The first general election was held oil 9th, 1905. The principal issues dividing the parties were the rights of minorities to establish separate schools, and the ownership of public lands. The alignment of parties in the Province naturally followed that of the Federal parties. Reference has been made already to both of these questions. The framing of the Provincial constitution raised these questions again, and this time for final settlement.

As far as the matter of schools was concerned, the Alberta Act has settled that issue finally, but the ownership of the Crown Lands of the Province is still a live and unsettled question. Sir Wilfred Laurier, Premier of Canada and leader of the Liberal Party of Canada, introduced the bill for the creation of the Province of Alberta in February, 1905.

The school clause of the Bill provided that the minority should have the right to establish their own schools and to share in the public funds for the maintenance of such schools. An ambiguity in the construction of the clause caused a sharp division in public opinion throughout the country, and especially in the Provinces of Ontario and Quebec. As the clause was first drawn, it was held by the opponents of separate schools that it re-established out and out denominational schools, on the basis of the North West Territories Act of 1875, under which Roman Catholic Separate Schools had been established, with complete ecclesiastical control of finance, inspection, teaching and textbooks. These rights had been considerably restricted by the Territorial Assembly in 1892, limiting the right to establish separate schools to those sections in which the Catholics were in a minority, and limiting religious teaching to a nominal half hour at the close of the day. Later, Ordinances and regulations enforced by the authority of the Assembly, provided for uniform curricula, qualifications of teachers and inspections in all schools, public or separate.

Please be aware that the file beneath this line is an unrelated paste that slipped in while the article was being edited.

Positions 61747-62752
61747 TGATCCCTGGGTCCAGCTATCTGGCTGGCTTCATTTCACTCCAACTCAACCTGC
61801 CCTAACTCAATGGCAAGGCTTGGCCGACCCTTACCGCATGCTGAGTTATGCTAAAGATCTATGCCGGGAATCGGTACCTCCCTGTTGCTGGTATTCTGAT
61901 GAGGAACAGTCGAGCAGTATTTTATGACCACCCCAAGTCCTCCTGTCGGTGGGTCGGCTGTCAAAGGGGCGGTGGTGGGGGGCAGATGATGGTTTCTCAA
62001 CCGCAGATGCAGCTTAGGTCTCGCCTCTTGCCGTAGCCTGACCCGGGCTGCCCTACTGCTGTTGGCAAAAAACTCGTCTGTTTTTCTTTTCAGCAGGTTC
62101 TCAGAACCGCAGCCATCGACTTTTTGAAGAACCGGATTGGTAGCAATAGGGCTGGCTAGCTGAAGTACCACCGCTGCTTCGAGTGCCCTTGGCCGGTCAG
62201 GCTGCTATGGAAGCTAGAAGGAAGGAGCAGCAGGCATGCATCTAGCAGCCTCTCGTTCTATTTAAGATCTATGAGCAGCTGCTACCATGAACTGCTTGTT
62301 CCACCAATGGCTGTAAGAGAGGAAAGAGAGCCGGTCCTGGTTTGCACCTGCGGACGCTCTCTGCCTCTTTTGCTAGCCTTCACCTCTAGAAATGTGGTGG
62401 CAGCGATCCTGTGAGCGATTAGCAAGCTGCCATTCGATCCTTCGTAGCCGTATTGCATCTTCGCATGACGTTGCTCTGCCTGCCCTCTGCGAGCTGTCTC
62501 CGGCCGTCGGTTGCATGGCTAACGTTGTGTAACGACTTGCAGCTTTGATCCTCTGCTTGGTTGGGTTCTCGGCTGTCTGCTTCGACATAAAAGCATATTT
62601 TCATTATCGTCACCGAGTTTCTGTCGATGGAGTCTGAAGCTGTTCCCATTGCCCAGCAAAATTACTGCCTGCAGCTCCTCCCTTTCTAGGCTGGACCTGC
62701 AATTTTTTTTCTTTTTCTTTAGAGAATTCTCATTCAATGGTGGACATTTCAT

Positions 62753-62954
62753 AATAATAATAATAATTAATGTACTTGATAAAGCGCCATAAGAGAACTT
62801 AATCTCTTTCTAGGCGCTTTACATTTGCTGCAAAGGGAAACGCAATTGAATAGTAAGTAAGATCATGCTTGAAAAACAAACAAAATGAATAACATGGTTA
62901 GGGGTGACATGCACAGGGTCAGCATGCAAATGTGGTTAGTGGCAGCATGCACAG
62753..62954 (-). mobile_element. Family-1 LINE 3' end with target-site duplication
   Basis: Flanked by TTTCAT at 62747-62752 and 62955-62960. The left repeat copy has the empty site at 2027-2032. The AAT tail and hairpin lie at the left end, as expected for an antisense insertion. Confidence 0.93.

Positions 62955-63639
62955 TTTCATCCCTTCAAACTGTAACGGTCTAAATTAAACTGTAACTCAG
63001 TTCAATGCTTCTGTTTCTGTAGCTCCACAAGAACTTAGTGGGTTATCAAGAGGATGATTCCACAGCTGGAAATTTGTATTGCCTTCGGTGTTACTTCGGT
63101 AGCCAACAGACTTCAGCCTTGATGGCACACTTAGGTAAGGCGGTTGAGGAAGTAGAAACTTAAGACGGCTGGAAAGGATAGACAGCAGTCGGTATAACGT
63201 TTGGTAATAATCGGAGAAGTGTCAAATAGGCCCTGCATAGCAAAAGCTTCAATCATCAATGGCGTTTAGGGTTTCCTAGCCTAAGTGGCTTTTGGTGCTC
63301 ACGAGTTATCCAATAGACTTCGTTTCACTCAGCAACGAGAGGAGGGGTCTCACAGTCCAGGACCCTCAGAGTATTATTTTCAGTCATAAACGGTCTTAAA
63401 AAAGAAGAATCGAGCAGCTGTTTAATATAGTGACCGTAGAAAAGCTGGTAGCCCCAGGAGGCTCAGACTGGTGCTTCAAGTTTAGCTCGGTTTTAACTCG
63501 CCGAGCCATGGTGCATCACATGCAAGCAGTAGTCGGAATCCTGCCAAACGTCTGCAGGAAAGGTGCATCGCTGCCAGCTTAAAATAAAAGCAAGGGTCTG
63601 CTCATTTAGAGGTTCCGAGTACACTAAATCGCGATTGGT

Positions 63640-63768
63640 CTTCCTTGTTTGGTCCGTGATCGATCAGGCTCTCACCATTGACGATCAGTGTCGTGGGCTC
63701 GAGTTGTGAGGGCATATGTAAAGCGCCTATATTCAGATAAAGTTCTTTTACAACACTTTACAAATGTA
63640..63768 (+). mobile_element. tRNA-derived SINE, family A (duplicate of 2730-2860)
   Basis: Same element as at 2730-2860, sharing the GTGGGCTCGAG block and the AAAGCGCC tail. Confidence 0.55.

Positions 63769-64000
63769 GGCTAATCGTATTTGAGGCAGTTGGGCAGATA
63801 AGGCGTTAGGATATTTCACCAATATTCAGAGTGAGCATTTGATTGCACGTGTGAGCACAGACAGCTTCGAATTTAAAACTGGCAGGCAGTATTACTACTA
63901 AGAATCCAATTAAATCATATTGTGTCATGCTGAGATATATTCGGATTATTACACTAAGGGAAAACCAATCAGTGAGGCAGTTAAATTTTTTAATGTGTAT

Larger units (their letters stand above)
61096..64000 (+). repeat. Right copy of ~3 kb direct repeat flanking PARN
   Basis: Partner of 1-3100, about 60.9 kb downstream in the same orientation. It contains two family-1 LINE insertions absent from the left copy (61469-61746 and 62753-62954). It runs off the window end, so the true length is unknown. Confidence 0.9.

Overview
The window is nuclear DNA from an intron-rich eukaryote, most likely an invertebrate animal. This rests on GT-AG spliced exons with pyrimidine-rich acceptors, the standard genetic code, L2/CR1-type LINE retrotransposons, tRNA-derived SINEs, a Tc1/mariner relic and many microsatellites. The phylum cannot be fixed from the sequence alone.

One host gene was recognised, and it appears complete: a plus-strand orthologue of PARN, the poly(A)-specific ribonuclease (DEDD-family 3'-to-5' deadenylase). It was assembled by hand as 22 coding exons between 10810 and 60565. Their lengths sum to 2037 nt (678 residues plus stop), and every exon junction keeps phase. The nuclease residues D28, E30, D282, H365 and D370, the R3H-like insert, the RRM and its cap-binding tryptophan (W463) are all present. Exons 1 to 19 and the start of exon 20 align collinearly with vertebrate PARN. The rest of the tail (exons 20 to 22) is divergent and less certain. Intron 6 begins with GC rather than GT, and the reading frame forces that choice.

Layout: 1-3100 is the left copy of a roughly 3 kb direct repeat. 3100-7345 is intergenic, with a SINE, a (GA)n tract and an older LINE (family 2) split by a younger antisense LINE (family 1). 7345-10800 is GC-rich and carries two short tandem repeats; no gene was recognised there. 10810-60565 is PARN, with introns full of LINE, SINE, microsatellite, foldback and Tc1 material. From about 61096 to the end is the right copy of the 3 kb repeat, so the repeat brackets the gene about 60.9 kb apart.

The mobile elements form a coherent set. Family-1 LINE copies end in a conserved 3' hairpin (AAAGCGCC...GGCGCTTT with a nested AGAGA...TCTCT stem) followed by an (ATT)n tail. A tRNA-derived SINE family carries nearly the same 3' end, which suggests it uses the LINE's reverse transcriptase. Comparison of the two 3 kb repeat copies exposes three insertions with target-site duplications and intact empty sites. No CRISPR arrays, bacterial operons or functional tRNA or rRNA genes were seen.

The Conservative leaders in Parliament, and their followers in both houses, strongly opposed the clause ill form. Hon. Clifford Sifton, Minister of the Interior and the representative of the North West Territories in the Laurier Cabinet, resigned in protest against the clause, in which action he carried the support of many Liberals in all parts of the North West Territories and in Eastern Canada. Mr. F. W. G. Haultain, Premier of the North West Territories, and Mr. R. B. Bennett, the member for Calgary in the Territorial Assembly, led a fiery crusade against the clause. The opposition and the hostility of many Liberals that such a law would be incompatible with the long-declared liberal principle of Provincial rights led the Federal Government to amend the clause to make it certain that it conformed to the law passed by the Territorial Assembly, and then in force in the North West Territories; that is, the rights of minorities were those defined in the Territorial Ordinances of 1892 and 1901.